When Avon Products Inc. spun off the struggling North America business in 2016, it was shedding a problem.

The deal was meant to allow the business to focus on international markets, while handing over the North America project to private equity firm Cerberus Capital Management, which bought an 80 percent stake in that company. Since the deal, both parts of Avon have continued to struggle.

Now, with Brazilian direct-seller Natura in preliminary talks to buy both businesses, they could come back together.

It’s something industry sources expressed skepticism about on behalf of Natura, noting that the Brazilian company is still working to turn around its 2017 acquisition of The Body Shop. But sources said that the deal could potentially have synergies for a reunited Avon.

“You’d expect some synergies in bringing them back together, even in overhead, R&D,” said Coye Nokes, partner at OC&C Strategy Consultants. “It’s quite a tall order to ask them to integrate, plus turn around. If you think about the number of items on the to-do list, that’s a lot.”

Another source suspected there were few synergies to be had. “If you’re the [international business], why would you want a weight around your ankle, weighing you down?” the source said.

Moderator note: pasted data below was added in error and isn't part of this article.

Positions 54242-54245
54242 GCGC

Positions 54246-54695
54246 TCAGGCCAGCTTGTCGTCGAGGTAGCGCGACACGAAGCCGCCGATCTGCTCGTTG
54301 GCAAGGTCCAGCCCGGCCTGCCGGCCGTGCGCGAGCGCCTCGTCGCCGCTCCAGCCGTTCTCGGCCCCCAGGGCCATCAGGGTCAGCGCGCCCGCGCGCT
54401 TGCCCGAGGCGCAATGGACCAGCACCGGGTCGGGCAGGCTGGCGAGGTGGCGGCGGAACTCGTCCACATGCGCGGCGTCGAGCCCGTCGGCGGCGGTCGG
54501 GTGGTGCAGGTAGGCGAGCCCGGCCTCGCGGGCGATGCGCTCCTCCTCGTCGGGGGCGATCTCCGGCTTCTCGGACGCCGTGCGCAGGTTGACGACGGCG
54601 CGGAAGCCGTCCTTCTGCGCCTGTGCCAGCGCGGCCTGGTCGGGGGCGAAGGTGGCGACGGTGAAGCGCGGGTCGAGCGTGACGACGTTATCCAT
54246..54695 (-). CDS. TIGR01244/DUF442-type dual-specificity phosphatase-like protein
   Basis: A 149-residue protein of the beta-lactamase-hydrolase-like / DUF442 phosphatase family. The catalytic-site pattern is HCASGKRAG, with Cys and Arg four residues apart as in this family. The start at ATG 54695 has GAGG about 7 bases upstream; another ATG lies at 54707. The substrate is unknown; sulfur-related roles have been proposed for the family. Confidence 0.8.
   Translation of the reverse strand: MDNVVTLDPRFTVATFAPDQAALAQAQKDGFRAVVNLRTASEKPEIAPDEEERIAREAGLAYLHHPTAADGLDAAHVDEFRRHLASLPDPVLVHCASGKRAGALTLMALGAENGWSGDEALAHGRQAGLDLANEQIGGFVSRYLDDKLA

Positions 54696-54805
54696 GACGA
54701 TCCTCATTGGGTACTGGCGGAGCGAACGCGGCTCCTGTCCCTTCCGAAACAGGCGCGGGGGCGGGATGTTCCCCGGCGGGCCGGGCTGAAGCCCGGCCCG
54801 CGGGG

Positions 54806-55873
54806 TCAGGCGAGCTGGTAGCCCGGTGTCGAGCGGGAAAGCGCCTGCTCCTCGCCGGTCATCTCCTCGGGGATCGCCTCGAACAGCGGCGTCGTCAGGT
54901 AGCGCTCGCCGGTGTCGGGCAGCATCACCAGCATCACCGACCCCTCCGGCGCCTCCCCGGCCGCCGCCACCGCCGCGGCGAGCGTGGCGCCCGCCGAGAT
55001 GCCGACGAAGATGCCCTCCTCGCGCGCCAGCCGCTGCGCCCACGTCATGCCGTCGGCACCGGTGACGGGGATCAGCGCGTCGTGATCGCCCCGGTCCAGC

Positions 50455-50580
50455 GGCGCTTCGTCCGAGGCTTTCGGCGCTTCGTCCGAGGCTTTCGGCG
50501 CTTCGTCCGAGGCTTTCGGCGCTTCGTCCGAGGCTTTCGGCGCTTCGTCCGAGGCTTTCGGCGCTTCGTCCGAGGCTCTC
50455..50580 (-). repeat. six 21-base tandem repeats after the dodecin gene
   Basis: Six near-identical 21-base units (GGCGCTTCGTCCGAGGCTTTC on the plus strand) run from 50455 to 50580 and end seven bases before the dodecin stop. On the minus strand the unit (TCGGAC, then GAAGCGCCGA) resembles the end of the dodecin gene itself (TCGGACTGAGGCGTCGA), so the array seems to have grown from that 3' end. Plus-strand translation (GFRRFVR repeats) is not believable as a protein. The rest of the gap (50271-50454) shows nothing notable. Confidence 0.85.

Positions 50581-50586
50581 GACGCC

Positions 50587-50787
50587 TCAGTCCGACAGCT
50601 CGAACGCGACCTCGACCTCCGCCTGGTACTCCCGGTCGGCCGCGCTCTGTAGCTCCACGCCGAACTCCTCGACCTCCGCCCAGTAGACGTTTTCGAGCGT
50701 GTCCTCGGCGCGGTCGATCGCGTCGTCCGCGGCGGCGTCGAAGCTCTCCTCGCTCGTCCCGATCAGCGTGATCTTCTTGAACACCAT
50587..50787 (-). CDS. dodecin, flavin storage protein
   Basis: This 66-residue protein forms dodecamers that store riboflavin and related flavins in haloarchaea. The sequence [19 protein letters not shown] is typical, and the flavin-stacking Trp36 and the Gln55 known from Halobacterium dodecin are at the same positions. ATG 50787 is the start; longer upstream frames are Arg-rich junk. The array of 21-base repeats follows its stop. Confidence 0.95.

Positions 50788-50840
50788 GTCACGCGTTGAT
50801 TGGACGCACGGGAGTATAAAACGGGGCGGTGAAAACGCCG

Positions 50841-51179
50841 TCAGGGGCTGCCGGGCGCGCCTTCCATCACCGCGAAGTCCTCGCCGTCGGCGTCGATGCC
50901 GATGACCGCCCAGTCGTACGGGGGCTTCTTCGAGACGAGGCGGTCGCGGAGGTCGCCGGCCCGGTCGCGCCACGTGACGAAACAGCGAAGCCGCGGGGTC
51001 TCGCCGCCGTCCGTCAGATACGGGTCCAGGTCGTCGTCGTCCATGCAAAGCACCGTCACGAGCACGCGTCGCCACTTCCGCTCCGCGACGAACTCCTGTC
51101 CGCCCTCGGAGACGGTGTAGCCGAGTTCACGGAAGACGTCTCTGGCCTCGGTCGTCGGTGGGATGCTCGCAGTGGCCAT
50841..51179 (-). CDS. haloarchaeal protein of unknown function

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Both sides of Avon have posted recent losses, though broadly Avon Products is thought to be a much healthier business than New Avon, which is what Cerberus has been calling the property since the 2016 takeover. Industry sources said that segment’s sales dipped to $625 million for 2018, down from $725 million in 2017.

The international business, which is public, posted about $3.75 billion in net sales for calendar 2018, down about 10 percent from the prior year.

There is a case to be made for buying the international business, experts agreed, citing Avon’s global reach, which includes Brazil as its largest market. But the case is tougher when it comes to the North America business. One source went as far as to speculate that once Natura digs into the New Avon numbers, they’ll leave it behind.

“Avon does have a decent Brazilian business,” the source continued. “It would strengthen their domestic presence.”

Both Avons have been slow to modernize their traditional direct-selling model, where sales representatives buy inventory and sell the products to their respective networks. Other, newer companies, like Rodan & Fields, Beautycounter and Glossier, have developed new methods of direct selling, now frequently referred to as “social selling,” that have fared much better in today’s digital age.

“Beauty direct-selling as we knew it is dead-ish, if not dead,” said one financial source.

“You have followers, leverage them,” is the more modern model, said an industry source.

And even as Avon works to digitize, they’d have to recruit a sales force that can keep up, Nokes noted.

“You have a sales force that behaves in a certain way, and that would be difficult to change,” she said.

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